• Aryans gave their name to this land and called it "land of Aryans" or Iran.

  • Achaemenid appeared in the 550 B.C. was the first unified dynasty and until it was conquered by Alexander of Macedonia (Eskandar e Maghdooni) in 330 B.C., Iran prospered as "The Great Persian Empire" for more than two centuries.

  • Contributions of the Achaemenians to the worlds culture are many.

  • Cyrus (Xerxes) The Great (550 B.C.) was the first emperor who conquered Elam and gave Jews freedom. He was also the first one who declared and practiced human rights.

  • In the Great Persia Empire from East China to Libya, many nations were coexisting and all were declared free to pactice their own religion and follow their own traditions and customs.

  • Daryush The Great (500 B.C.) was the first emperor who commited to digging the ancient Suez Channel, joining the Red and Mediteranian sea.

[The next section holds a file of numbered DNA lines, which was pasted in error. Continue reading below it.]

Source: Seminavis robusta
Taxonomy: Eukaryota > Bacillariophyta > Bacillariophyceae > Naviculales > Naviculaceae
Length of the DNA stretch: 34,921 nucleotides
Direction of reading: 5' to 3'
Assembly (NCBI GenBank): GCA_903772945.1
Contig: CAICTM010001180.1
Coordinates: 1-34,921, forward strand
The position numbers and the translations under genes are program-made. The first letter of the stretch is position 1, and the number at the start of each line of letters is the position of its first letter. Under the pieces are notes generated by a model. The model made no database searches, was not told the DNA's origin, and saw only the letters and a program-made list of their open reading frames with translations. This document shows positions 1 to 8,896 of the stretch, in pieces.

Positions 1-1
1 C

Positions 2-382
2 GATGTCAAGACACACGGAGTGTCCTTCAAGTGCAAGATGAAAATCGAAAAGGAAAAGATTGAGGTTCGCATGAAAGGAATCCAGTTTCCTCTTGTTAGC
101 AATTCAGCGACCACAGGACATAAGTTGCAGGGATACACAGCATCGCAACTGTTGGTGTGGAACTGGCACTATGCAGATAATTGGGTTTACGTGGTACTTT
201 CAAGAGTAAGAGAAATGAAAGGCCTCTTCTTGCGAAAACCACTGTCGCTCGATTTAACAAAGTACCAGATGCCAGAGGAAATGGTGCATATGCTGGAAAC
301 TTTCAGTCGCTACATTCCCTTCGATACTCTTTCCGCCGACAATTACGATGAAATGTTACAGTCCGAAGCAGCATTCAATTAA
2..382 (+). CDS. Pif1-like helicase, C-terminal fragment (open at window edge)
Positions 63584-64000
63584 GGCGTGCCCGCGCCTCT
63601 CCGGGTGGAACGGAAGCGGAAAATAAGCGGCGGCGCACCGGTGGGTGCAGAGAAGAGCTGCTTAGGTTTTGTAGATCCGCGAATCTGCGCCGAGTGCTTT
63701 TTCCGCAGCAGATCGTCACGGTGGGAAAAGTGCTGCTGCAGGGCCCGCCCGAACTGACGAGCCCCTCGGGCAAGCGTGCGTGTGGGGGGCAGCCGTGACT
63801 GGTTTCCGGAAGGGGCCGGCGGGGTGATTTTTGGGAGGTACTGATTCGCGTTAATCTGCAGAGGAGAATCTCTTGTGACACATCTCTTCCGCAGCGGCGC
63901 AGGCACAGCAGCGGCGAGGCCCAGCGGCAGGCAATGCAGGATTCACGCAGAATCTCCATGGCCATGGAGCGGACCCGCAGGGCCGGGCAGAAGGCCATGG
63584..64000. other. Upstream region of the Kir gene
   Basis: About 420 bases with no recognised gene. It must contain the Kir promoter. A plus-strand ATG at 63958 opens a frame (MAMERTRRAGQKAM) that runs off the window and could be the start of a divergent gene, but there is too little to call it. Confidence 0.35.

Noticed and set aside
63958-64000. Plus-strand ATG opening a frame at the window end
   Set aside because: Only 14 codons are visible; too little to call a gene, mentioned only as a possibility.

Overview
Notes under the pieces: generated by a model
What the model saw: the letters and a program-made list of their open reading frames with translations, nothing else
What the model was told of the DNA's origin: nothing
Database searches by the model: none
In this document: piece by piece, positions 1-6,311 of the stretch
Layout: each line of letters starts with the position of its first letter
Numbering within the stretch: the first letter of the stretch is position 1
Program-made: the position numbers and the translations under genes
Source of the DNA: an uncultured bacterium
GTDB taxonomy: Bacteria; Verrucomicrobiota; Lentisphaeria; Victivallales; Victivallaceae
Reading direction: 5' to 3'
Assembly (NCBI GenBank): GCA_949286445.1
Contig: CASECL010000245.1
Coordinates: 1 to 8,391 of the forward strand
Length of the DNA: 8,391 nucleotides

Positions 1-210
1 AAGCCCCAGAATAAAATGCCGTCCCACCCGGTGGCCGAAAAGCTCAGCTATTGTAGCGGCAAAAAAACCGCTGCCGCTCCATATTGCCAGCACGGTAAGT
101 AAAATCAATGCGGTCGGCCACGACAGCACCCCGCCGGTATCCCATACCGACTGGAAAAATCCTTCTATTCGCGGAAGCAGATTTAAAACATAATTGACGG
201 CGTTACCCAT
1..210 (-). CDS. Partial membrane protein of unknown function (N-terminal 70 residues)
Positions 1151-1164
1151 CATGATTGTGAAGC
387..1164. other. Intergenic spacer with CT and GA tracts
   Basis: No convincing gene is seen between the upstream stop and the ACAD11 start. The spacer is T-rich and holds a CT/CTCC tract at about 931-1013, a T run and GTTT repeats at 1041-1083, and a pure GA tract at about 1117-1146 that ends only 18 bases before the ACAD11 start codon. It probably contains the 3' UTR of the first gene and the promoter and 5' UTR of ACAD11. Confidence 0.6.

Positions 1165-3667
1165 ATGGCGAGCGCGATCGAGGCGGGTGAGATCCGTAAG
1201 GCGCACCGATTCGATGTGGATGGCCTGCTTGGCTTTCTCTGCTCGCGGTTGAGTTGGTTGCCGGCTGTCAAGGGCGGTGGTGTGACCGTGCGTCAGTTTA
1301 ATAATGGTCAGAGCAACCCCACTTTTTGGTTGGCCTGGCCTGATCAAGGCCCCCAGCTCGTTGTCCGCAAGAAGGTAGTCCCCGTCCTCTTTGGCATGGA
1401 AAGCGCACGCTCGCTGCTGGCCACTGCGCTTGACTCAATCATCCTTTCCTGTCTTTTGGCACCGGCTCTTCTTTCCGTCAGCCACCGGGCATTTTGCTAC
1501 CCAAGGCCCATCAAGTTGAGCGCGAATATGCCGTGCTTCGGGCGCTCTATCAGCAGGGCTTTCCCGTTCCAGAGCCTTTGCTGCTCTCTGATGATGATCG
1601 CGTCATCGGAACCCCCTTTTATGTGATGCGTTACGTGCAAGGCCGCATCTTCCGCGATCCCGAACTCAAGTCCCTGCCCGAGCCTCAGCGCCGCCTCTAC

• There are many landmarks left from the Achaemenian period mostly in Persepolis and Naghshe-rostam near present Shiraz.



Political History of Iran in Chronology


750 BC -  The Medes era. Deioces (728 to 675 BC) was the founder of the Median knigdom. The Median capital Ekbatane or Hegmatane (Hamedan) was founded in this era.

600 BC-  The Achaemenids era. The capital of Achaemenids was located in Fars in southwestern Iran. Many present day landmarks, such as Takhte-jamshid and Persepolis are from this era.

329 BC- Defeat of the Achaemenids by Alexander. Aryo-barzan, a brave Persian commander fought to death with all his personnel and couldn't stop Alexander to invade and destroy the capital.

250 BC-  The Parthians era began by defeating the Greeks.

226 AD- The Sasanid era. The Sassanians overthrow the Parthians and established a vast and wealthy empire that included the Central Asia, Middle East, Turkey and North Africa.

570-632 AD- The birth and death of Muhammad (S.A.), the prophet.

642 AD- The Arab invasion. The Sassanid emperor Yazdgerd III was defeated by the Arabs at the Battle of Nahravan. Bisotoon, the capital of the Sassanian was destroyed. The palace and library hosting more the 20,000 old books and scripts were set on fire.